Last year, New York researchers determined that when parents have a child in foster care and are represented by teams of lawyers working in tandem with social workers and parent advocates, they were reunited with their child about four months sooner than those who were represented by a solo practitioner.
A new study, released late last month, delved into why the so-called interdisciplinary law office approach resulted in such a marked reduction in the time parent and child were separated. Experience has shown that the less time a child a parent and child are separated, the greater the chance of the family staying together permanently.
The same researchers who were involved in what they called the largest study of parent representation in such cases also conducted the follow-up. All the cases were in the family court system of New York City, which funds four interdisciplinary offices, staffed with a team of lawyers that consult each other regularly along with social workers and parent advocates who support the parents involved in these cases.
The follow-up study, in which the researchers interviewed parents, judges, social workers and attorneys who represent the children and the child welfare agency, identified four main reasons for the success of the interdisciplinary model of parent representation.
The first is that parents had access to uniformly high-quality representation marked by the lawyers working together to develop a legal theory of the case and a coherent strategy for pursuing the client’s interest in reuniting with the child. For example, the team might decide to push the court to grant more frequent parent visitation with the child.
Another important contributor to the success of the model, according to the team led by New York University law professor Martin Guggenheim, was that the lawyers called on parent advocates and social workers to attend to parents’ out-of-the-courtroom needs to boost their chances of success. For instance, social workers might advocate for parents at meetings with the child welfare agency or guide them through signing up for court-ordered programs. The staff can also include experts on criminal justice, housing and immigration issues, or professionals trained to cut through red tape.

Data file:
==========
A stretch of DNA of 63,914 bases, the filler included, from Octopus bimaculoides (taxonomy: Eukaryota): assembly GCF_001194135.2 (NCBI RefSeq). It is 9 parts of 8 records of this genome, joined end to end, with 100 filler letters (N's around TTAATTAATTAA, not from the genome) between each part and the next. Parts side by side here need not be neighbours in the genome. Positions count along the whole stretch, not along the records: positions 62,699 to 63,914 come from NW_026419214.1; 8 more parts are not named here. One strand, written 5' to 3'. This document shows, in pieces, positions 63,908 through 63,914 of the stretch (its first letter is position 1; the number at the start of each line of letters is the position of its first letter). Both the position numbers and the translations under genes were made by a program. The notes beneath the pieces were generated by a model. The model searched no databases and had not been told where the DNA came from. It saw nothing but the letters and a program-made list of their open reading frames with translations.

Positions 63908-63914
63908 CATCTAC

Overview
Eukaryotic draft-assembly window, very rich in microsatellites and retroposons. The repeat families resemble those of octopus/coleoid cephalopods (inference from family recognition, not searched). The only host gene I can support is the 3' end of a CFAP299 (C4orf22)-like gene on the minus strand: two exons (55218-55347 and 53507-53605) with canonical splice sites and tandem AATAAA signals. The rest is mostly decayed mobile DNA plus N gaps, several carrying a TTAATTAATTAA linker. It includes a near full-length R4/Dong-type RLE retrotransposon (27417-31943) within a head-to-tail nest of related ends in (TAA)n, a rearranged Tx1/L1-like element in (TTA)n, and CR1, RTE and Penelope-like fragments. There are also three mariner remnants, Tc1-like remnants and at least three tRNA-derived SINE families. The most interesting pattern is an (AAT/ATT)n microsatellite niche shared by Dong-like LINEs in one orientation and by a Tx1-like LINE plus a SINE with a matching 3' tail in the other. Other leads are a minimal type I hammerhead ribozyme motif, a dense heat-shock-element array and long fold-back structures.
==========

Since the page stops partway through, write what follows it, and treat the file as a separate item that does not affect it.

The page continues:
Another key factor is that the interdisciplinary law offices were just as focused on making sure parents had broad legal representation during all-important meetings with child welfare workers as they were on showing up for court appearances. “This not only meant that parents are never alone at these conferences; the presence of an advocate shifts the dynamic of the conference and ensures that the parent’s voice will be heard,” according to the abstract published in SSRN on Aug. 19.
And the final quality of the model is that the interdisciplinary offices carefully attended to parents’ emotional well-being. Once child-parent separation occurs, the onus falls heavily on the parent to make changes that will satisfy the judge that reunification is in the child’s best interest. If the parent is not in a strong emotional state, meeting that burden will be that much harder.
The parent defender offices are funded through contracts with the city that can be renegotiated if the caseload exceeds an agreed-upon ceiling. This arrangement is seen as an improvement on the standard of paying a court-appointed solo practitioner who is paid $75 an hour with a case maximum, and typically has an overwhelming number of cases to manage.
Note: This article was updated on September 17.